By James Hold
[Copyright 2017 James Roy Hold
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THE MONSTER MASH
It had been a long and tiring trek across a vast alkali flat when the Yegua Kid spotted what he first thought to be a mirage but proved instead to be a historic Old World castle.
“Come in, my friend,” greeted the Baron, an old man with a long white coat and a lisp. “Come inthide, you and your horth, and make yourthelves comfortable.”
Kid and Horse stepped into a world of Bavarian luxury.
“You are just in time to help me with a little experiment,” the Baron rubbed his hands cheerfully. “Unfortunately my a-thith-thant, Ygor,” the Baron indicated a hunchbacked midget with an eyepatch, “wath incapa-thi-tated as the rethult of an accident.” The eyepatch dripped a yucky yellow substance.
“Right,” the Kid addressed the Horse, sotto voce. “Eye gore.” Then: “What sort of experiment?”
“Something to benefit all mankind,” the Baron beamed benignly, at the same time dispensing with the lisp. “Now if you’ll follow me to my basement…”
The basement was filled with all sorts of scientific gadgetry, chemical and electrical.
“Where’s your power source?” the Kid asked curiously.
“Out there,” the Baron pointed to the window. “Alkali sands, properly used, can provide an ample source of electricity.”
“I didn’t know that,” the Kid confessed.
“Not many do,” the Baron admitted. “Anyhow what I need is someone to handle various switches when I give the signal.”
“Before we do that, why not tell me what you hope to accomplish.”
“But of course.” The Baron reached into a packing crate and pulled out an object. “You know what this is, don’t you?”
“It’s a frankfurter sausage,” the Kid answered.
The Baron nodded. “Specifically it’s a pork sausage, the ground remnants of what was once a pig. Now turning a pig into a sausage is relatively easy. But what if one were able to turn a sausage back into a pig? Think of the benefit to shipping if pigs and cattle could be reduced to a fraction of their size and reassembled at their destination. Why,” he stepped closer to the Kid and said in a softer voice, “one might even transport horses across vast distances without subjecting them to the trauma of long confinement in freight cars.”
To the Baron’s dismay, the Yegua Horse overheard this and voiced a vehement objection.
“Easy, fellow,” the Yegua Kid patted the stallion’s cheek soothingly. “Let’s see if the old quack can even do it before we get upset.”
To the Kid’s dismay, the Baron overheard this and voiced a vehement objection.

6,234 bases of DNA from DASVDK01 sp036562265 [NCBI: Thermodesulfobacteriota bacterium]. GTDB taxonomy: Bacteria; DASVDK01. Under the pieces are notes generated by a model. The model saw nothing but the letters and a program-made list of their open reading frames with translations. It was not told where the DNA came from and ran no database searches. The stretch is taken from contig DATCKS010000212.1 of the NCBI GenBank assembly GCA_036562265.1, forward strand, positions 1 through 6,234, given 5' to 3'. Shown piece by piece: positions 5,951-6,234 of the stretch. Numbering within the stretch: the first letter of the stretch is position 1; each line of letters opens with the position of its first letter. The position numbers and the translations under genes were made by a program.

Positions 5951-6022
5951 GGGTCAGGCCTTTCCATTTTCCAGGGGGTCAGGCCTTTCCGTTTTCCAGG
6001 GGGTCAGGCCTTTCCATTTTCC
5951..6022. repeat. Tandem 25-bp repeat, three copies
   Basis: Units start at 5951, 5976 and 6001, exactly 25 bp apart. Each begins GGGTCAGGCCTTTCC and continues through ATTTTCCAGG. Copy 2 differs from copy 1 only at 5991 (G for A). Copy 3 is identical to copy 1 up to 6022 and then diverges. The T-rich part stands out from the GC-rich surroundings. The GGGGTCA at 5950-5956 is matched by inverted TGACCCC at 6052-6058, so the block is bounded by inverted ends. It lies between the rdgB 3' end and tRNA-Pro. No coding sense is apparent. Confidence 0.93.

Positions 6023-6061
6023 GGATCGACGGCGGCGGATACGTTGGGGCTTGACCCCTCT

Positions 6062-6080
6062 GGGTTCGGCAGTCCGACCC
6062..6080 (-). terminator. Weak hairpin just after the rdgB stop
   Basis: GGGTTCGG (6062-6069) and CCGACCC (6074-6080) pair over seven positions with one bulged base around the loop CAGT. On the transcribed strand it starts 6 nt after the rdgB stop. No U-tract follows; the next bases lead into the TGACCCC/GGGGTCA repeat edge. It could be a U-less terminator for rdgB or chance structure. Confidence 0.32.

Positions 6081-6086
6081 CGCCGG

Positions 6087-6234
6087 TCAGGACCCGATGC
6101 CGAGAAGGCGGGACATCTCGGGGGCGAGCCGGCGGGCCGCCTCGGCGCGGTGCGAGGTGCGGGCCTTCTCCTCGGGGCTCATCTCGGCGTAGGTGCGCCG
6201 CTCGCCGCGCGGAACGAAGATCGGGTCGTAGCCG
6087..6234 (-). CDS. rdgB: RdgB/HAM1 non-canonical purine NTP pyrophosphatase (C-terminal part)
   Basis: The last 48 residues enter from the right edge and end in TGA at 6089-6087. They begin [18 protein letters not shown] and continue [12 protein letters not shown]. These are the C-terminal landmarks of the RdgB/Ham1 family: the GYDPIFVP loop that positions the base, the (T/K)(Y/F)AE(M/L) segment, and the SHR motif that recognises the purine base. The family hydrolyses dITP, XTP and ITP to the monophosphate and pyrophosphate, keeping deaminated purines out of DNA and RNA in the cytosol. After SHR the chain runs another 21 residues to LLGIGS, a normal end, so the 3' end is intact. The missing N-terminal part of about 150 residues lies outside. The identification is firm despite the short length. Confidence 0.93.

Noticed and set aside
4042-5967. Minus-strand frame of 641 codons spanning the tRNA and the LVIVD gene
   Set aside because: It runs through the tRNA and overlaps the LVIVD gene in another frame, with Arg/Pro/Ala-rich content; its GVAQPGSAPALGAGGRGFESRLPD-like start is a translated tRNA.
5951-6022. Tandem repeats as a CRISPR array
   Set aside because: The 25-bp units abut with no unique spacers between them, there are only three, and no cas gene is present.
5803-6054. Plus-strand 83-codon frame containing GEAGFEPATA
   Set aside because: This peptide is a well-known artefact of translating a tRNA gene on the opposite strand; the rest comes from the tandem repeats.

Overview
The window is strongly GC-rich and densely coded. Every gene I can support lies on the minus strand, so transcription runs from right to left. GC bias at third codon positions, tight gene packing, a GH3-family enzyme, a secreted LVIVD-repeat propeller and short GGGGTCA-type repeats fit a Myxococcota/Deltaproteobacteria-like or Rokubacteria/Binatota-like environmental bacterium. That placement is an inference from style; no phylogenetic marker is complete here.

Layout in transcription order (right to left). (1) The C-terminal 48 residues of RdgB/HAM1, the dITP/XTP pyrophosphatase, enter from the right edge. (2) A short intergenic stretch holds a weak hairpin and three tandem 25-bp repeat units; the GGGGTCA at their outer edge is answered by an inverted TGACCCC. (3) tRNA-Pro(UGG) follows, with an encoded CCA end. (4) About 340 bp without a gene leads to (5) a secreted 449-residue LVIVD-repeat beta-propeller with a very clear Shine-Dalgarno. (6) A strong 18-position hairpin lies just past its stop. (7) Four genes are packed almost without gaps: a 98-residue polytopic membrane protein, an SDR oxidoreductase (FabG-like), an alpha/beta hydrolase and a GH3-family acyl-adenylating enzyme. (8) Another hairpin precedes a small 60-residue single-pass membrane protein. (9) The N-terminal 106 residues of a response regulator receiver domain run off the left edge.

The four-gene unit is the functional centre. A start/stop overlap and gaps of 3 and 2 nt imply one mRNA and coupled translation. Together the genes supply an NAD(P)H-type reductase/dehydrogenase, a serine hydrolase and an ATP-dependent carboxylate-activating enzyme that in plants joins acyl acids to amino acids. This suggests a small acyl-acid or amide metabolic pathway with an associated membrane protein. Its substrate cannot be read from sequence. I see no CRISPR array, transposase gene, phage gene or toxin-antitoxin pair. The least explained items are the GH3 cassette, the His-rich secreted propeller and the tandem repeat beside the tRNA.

“So I’m a quack, am I? Well I’ll show you! Ygor,” he shouted, “the chains!” And before the Kid could react, the small but powerful hunchback had Kid and Horse securely fastened to the castle wall.
“Now,” the Baron cackled. “Watch as I recreate a full-size pig from this Frankfurter Würstchen.”
“That means ‘sausage’,” the Kid explained to the Horse, who did not speak German.
“Ygor! Man the switches!”
“But master,” the hunchback lorried, “you know I can’t see with my bad eye.”
“Don’t argue; just do as you’re told.”
The Baron placed the sausage on a table beneath an enormous lens. At his signal, Ygor flipped a switch on the control panel. A crackling beam of light shot out from the lens, bombarding the sausage. The sausage began to pulsate, to take shape, to grow.
“It’s working, Ygor!” The Baron danced excitedly. “It’s alive! It’s alive!”
“Master!” Ygor called out. “Be careful! The other sausages!”
Too late, the Baron saw he had danced too close to the packing crate containing the remaining sausages and in his carelessness caused it to tip over. They spilled onto the table with the first sausage where they also received the brunt of the Baron’s converter ray.
“Master!” Ygor cried. “Things are growing Würst!”
Unable to intervene, the mountain of sausages fused into a single entity, huge and monstrous, as before their eyes the pile of pork franks were transformed into—a Frankenswine Monster.
“No, stop!” the Baron stood before it. “I’m your master. I created you. I—“
Unfortunately, pigs are not the easiest creatures to control when they’re upset. The Monster took the Baron by the throat and tossed him across the room.
“I’ll save you Master,” yelled Ygor, racing to his aid.
“Um, could you toss us the key to these chains first?” the Kid asked.
“There’s no need,” Ygor told him. “I didn’t have time to fasten the locks. You can free yourself anytime.”
“Now he tells us,” the Kid told the Horse and soon they were racing up the steps and out of the basement laboratory.
The last thing they heard was the Baron yelling to Ygor to keep the Monster away from the control panel. Apparently though Ygor was too late and as the Yegua Kid and his horse reached the outside an enormous surge of energy set the entire castle alight, after which it disintegrated from view.
Sometime later, the Yegua Kid found himself lying on the ground, his horse a short distance away. The sun was settling in the west and all around him stretch an endless expanse of alkali flat, all of it barren and empty. Slowly he got to his feet. The horse came over and nuzzled his outstretched hand.
“The sun must have gotten to me,” he told it, taking down his canteen and sharing a sip with the steed. “We need to be more careful out here.”
Then he rode off into the setting sun, the gathering dusk causing him not to see a half-buried crate labeled Frankfurter Würstchen lying there alone in the glistening salt sands.
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The Yegua Kid roams the Texas southwest observing many things as he goes along. Like the lazy river for which he is named, he keeps to himself and lets life unfold as it will.